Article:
ARTICLE XIII.

The citizens of the United States, and the citizens of the Argentine Confederation, respectively, residing in any of the territories of the other party, shall enjoy, in their houses, persons and properties, the full protection of the government.

They shall not be disturbed, molested, nor annoyed in any manner on account of their religious belief, nor in the proper exercise of their peculiar worship, either within their own houses, or, in their own Churches or chapels, which they shall be at liberty to build and maintain, in convenient situations, to be approved of by the local government, interfering in no way with, but respecting the religion and customs of the country in which they reside. Liberty shall also be granted to the citizens of either of the contracting parties, to bury those who may die in the territories of the other, in burial places of their own, which in the same manner may be freely established & maintained.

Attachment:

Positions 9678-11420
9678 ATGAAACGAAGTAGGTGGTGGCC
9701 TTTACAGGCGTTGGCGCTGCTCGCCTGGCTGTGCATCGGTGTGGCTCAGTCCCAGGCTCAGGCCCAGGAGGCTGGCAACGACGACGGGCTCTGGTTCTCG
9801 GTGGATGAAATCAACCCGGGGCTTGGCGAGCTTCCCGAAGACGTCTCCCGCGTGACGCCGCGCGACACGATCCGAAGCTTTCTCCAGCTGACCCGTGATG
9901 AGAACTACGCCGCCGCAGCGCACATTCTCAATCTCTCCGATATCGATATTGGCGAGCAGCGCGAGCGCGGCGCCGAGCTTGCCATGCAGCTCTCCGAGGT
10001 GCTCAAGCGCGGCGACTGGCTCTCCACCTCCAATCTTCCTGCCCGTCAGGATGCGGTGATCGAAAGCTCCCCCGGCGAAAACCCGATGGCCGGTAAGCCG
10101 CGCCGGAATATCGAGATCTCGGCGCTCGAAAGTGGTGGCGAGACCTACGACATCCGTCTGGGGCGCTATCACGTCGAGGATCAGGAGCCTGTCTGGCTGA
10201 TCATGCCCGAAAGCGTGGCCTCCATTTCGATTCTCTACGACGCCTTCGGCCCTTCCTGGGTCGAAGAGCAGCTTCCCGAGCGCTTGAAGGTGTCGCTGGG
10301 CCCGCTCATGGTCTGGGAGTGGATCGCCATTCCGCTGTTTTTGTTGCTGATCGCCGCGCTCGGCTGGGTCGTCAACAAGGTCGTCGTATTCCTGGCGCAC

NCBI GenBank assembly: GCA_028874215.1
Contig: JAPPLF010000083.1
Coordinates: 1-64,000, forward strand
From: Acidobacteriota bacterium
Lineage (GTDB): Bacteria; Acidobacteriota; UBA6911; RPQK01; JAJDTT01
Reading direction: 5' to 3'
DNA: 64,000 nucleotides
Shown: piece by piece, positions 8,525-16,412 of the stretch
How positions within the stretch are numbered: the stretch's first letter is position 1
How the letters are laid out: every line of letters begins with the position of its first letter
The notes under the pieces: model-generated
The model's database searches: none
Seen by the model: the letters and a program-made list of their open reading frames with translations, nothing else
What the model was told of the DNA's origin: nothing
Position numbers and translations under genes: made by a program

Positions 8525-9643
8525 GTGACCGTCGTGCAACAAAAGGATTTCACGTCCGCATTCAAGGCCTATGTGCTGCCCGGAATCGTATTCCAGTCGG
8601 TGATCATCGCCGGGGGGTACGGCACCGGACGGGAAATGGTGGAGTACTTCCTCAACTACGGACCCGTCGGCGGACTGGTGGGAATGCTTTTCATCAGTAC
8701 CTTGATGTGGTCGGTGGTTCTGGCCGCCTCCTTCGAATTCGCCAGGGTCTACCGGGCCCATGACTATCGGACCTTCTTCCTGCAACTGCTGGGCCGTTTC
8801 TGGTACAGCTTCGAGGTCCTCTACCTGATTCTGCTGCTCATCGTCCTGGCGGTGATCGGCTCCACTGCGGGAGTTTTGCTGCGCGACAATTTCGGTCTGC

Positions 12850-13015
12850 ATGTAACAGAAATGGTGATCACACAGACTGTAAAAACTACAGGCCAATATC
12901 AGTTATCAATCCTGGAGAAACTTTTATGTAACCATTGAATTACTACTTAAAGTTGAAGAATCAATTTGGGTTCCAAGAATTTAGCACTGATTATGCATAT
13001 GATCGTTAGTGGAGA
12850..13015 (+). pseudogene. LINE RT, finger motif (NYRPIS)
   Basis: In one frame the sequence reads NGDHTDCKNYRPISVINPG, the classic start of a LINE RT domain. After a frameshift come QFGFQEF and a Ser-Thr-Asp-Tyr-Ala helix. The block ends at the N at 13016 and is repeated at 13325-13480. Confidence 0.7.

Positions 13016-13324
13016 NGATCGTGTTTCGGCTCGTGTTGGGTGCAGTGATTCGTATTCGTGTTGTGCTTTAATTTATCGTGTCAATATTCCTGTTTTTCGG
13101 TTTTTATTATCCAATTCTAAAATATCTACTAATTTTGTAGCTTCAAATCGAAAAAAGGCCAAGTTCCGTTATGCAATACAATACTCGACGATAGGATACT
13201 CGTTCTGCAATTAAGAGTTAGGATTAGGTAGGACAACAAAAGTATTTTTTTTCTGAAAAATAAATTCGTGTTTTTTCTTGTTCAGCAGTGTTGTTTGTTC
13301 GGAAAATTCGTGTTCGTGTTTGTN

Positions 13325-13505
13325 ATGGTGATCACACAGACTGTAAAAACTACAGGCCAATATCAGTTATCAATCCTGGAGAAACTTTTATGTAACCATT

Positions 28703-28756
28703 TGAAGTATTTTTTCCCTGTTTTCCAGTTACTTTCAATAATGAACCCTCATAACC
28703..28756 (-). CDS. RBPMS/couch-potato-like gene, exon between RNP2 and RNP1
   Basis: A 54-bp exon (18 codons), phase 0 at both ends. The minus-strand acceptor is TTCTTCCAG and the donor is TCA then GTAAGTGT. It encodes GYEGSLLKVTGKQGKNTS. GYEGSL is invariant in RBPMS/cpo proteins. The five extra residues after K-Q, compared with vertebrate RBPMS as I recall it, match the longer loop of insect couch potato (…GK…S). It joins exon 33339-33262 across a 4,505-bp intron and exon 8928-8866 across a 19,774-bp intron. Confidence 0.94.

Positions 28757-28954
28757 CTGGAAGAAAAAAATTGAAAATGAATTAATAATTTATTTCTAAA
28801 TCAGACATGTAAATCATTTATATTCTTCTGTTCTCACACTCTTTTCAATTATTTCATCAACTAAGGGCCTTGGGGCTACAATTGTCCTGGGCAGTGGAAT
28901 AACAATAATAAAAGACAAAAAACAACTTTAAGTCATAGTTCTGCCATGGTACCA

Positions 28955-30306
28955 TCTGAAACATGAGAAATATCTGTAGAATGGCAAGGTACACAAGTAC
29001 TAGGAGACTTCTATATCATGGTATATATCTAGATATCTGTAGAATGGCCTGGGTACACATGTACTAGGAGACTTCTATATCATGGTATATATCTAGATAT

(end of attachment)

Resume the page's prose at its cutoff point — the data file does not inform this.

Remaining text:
ARTICLE XIV.

The present treaty shall be ratified on the part of the Government of the United States within fifteen months from the date; and within three days by His Excellency the Provisional Director of the Argentine Confederation, who will also present it to the first Legislative Congress of the Confederation for their approval.

The ratifications shall be exchanged at the seat of Government of the Argentine Confederation within the term of eighteen months.

In witness whereof the respective Plenipotentiaries have signed this Treaty, and affixed thereto their seals.

Done at San José, on the twenty seventh day of July in the year of Our Lord one thousand eight hundred & fifty three. SEAL.

ROBT C. SCHENCK SEAL.

JNO PENDLETON SEAL.